Britain Right to Target FIFA’s Blatter
Posted by jonathanfryer on Sunday, 31st May, 2015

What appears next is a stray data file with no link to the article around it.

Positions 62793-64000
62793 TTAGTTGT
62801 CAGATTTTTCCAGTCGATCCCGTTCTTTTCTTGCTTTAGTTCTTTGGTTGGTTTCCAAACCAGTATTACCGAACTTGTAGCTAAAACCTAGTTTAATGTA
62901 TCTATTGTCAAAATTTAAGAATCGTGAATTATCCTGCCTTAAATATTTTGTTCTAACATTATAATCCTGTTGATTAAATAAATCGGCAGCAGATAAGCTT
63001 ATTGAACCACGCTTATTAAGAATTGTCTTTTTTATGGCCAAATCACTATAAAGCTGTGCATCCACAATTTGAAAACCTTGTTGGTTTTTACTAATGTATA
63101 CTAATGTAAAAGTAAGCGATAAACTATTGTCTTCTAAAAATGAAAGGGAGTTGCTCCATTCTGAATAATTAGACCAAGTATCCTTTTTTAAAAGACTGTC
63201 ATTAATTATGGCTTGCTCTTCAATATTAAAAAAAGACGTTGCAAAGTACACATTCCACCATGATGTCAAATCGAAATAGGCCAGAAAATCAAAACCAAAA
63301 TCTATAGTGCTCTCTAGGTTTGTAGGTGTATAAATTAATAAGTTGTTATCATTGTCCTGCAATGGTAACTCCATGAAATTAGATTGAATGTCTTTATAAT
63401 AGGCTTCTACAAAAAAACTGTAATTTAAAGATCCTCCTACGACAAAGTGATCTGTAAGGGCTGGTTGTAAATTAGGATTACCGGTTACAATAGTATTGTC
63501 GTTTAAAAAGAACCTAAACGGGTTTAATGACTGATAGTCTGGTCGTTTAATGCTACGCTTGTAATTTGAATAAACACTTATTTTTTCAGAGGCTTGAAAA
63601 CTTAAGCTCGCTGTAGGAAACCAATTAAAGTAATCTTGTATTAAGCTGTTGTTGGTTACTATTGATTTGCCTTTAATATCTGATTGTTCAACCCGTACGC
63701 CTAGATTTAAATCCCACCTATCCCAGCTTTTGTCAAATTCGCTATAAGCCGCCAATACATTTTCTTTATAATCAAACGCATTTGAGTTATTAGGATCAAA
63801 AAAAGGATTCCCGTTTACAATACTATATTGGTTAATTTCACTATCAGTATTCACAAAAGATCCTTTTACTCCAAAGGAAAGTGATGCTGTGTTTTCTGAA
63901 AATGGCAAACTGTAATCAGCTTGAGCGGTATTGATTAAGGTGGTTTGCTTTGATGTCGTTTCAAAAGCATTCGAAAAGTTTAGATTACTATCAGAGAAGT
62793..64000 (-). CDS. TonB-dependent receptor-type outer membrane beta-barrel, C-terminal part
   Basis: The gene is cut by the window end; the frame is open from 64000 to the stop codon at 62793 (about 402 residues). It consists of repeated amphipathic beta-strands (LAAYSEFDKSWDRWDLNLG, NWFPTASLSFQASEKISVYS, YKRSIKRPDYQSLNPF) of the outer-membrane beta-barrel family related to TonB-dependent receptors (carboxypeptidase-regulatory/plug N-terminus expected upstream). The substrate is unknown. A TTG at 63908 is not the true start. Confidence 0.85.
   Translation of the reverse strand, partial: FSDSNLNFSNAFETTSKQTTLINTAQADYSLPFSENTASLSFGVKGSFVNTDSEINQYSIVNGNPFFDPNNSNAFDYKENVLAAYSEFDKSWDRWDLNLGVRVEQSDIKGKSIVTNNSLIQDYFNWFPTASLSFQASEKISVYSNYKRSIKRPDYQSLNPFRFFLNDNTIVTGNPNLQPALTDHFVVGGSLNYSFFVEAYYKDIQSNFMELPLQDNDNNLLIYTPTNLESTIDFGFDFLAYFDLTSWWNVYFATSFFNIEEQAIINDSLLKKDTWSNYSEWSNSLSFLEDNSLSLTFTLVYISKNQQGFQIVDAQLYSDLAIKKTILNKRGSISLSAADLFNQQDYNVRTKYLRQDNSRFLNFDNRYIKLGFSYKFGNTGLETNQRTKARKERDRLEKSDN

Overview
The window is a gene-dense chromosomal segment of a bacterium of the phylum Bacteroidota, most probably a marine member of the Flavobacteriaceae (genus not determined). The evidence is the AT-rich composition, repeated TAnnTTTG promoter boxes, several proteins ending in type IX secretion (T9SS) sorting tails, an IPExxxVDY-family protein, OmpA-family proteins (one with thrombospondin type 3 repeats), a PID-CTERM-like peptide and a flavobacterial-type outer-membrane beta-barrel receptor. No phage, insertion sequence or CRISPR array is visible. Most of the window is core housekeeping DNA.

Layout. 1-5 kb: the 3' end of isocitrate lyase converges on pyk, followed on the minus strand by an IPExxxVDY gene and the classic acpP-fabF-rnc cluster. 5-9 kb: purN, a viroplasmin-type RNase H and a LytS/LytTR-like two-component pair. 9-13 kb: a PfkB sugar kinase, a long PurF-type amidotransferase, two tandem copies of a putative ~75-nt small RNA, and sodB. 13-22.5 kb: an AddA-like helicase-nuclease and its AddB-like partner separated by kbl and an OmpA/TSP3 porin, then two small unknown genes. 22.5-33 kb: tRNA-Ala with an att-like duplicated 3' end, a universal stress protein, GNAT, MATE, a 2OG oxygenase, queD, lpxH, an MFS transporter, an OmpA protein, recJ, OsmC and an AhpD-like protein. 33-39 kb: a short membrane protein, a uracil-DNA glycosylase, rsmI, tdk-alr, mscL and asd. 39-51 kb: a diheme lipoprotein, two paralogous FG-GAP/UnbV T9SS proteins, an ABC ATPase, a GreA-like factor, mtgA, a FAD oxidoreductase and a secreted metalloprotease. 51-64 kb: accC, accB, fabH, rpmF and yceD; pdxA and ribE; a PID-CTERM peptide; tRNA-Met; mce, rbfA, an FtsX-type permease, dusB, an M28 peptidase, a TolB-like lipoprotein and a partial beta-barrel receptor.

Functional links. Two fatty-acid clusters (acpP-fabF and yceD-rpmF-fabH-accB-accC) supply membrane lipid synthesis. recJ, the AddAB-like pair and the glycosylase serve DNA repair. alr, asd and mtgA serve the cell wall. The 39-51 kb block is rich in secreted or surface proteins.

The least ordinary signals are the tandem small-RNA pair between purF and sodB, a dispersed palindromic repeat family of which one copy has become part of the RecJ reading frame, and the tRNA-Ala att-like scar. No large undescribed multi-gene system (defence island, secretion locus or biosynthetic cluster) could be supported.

The fact that Sepp Blatter’s re-election as President of FIFA failed to get a winning two-thirds plurality on the first round goes to show that a growing number of countries’ football bodies are unhappy at the way the pugnacious Swiss has presided over years of corruption and shady dealings. Though he is not one of the senior FIFA officials currently under investigation by the US Attorney General and the FBI, he should have accepted that the buck stopped with him, meriting his resignation. Instead, his challenger, Prince Ali bin Hussein of Jordan, withdrew instead of pushing the vote to a second round. The margin was too great to overcome, as so many countries around the world that have benefitted from FIFA’s largesse (including, allegedly, bribes and kickbacks to their soccer officials) were bound to give Blatter their support, as did France, shamefully. Russian President Vladimir Putin sent a warm congratulatory message to Blatter on his getting a fifth five-year term. Two of a kind, I can’t help thinking. I was pleased to see the UK Minister for Culture, Media and Sport, John Whittingdale, come out very strongly against Blatter’s FIFA reign in the Sunday Times today, and that newspaper’s long investigation into FIFA’s dodgy side deserves applause. Blatter himself observed snidely that Britain has sour grapes because it did not win either of the two forthcoming World Cup slots, but this only goes to show how out of tune he is with universal morality. Qatar did get one of those fixtures, in a still controversial decision.